A couple months ago, we spent some time in India to get up close and personal with the production process. Our last stop was Delhi, where we visited our Fair Factory and did exciting things like try out samples of new products we’re planning for and go over different textiles to see what else we can experiment with. But the most significant takeaway from our time there was meeting the people who are a part of our clothing’s making. To know their names, talk to them, connect with them face to face, and see the pride they have for what they do – there is so much more meaning in that.
This is Mr. Sarna, the founder of Mega Vick Wear – the Fair Factory that we have been working with since MATTER started. Being a fair factory means that every part of their business, from the way employees are treated and paid, to factory architectural details like the width of the aisles, wattage of light, and amount of fresh air – is according to compliance standards. Being the founder of the Fair Factory also means he’s a busy man, but we asked him for an hour of his time to learn more about the intentions and journey of his Fair Factory.
Here are 6 questions asked, and answered by Mr. Sarna of Mega Vick Wear.
Tell us more about the beginnings of Mega Vick Wear.
Before Mega Vick Wear, I was first a systems man working with automobiles. It was the thing to do back then, going into a mechanical industry. Starting my own business in ‘93 was a difficult decision to make, because I had been doing what I’ve been doing for 27 years it was the most familiar thing to me. But it was also a challenge I happily accepted.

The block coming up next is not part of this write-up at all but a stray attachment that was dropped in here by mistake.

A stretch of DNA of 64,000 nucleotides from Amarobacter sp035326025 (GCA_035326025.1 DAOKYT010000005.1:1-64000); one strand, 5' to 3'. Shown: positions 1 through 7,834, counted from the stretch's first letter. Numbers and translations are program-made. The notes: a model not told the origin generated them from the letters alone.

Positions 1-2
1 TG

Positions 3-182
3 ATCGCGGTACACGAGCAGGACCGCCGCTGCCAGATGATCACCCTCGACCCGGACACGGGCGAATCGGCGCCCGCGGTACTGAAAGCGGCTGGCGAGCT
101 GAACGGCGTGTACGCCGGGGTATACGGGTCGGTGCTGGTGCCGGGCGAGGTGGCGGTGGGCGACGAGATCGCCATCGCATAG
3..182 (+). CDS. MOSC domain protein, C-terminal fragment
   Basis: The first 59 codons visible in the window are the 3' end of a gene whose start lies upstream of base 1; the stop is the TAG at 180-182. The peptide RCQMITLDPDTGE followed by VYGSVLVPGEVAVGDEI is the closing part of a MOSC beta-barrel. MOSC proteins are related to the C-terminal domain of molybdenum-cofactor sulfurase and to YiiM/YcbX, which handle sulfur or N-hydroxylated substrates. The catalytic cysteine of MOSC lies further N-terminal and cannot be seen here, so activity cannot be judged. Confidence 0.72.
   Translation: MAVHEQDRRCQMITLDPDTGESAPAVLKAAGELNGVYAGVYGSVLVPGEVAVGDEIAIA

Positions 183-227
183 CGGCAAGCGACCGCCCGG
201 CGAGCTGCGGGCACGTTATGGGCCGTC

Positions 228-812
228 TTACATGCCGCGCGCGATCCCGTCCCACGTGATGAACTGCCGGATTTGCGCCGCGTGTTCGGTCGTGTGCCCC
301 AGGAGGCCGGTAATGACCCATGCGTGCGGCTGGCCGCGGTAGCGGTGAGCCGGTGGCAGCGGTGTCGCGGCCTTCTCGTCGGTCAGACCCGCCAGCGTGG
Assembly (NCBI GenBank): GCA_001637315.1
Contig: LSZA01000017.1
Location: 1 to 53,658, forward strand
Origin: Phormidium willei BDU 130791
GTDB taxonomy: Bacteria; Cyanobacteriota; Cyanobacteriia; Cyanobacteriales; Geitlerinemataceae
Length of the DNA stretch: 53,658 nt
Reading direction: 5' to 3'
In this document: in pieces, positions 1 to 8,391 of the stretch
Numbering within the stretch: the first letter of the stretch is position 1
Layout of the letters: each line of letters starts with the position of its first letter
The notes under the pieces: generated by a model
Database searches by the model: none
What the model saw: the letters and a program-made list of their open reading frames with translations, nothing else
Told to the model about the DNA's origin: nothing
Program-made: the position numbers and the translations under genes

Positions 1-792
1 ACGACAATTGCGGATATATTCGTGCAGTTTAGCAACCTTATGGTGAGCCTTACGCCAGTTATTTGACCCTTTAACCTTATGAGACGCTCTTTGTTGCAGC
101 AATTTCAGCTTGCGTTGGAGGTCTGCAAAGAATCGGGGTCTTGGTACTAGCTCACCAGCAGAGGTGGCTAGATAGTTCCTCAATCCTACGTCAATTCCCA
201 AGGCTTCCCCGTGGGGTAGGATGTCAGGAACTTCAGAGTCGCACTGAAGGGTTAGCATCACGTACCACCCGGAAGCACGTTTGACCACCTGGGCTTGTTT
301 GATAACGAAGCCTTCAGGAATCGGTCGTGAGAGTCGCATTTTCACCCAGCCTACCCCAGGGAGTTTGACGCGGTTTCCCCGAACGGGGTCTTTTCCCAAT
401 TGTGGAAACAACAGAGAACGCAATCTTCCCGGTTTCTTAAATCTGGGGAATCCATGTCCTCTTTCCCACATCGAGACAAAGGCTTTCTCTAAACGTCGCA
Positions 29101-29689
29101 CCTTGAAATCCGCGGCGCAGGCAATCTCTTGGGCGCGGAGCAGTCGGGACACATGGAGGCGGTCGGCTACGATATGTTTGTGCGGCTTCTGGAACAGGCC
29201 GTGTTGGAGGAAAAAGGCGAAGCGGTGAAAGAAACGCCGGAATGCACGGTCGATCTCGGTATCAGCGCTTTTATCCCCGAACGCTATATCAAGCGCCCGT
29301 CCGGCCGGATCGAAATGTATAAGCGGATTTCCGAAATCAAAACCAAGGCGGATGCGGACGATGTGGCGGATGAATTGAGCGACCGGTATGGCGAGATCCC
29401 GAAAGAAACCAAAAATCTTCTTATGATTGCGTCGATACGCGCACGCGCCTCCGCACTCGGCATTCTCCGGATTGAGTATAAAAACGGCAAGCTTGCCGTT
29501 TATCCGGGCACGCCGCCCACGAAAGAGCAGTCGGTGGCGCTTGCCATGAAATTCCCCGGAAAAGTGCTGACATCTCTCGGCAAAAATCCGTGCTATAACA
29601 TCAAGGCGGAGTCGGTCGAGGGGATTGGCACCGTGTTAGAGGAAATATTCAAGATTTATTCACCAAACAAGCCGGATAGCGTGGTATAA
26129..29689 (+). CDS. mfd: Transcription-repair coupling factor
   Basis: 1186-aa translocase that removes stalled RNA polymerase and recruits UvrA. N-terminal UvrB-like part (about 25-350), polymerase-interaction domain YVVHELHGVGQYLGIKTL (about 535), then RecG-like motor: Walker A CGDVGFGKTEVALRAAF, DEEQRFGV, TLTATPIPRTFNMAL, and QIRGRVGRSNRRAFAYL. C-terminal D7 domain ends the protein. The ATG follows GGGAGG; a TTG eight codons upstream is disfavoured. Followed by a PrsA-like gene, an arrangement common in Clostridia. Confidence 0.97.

I love fabrics. I really do, I had a passion to fit garment with impeccability. Every detail is important to me.
I knew there were others who wanted to leave the automobile industry so when Mega Vick Wear had one foot on the ground, I asked them to join me and put them in the other departments. And now, there are 200 people who work here. All these people, they’re assets, they are the future. Every single one of them contribute something important to what we are building here.
Whatever you do, do it well, otherwise don’t do it at all. My mother taught me this, and it’s something I carry with me through the years. If you love something, you’ll always want to look at it. It brings a smile to your face and it moves you to go at it with all your heart and mind, to go in love – and that’s how I feel about Mega Vick Wear.
You place a lot of value on people, what’s the relationship you have with the people you work with?
One thing you learn in this business is that brands come and go. Nothing is permanent. Fashion is always changing and with production we find ourselves playing catch up. In the same way, people also change. There’s so much more to a lasting business than profit, and integrity is the important distinction.
Our factory has been in the same location for 25 years now, and so much has changed in the years. Wages are higher in Delhi than other states and so more people would migrate over here, so there’s always people who want to join. Yet at the same time, lots of people leave the industry. Our edge is that we pay more and we offer a better quality of working conditions. My employees stick around because I have not given them a reason to leave me.
When we were young we were taught different things and today the whole value system has changed completely. Job security was so important back then, and I wanted Mega Vick Wear to be a place that understood the assurance of that. So I always felt that there had to be an open door policy for the people I work with, that they feel secure enough to speak to me if they wanted to.